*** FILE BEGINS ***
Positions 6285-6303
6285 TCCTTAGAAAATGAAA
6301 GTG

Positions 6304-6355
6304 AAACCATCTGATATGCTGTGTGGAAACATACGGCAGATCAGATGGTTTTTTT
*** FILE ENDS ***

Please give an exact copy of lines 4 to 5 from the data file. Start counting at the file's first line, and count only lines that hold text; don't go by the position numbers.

Positions 6304-6355
6304 AAACCATCTGATATGCTGTGTGGAAACATACGGCAGATCAGATGGTTTTTTT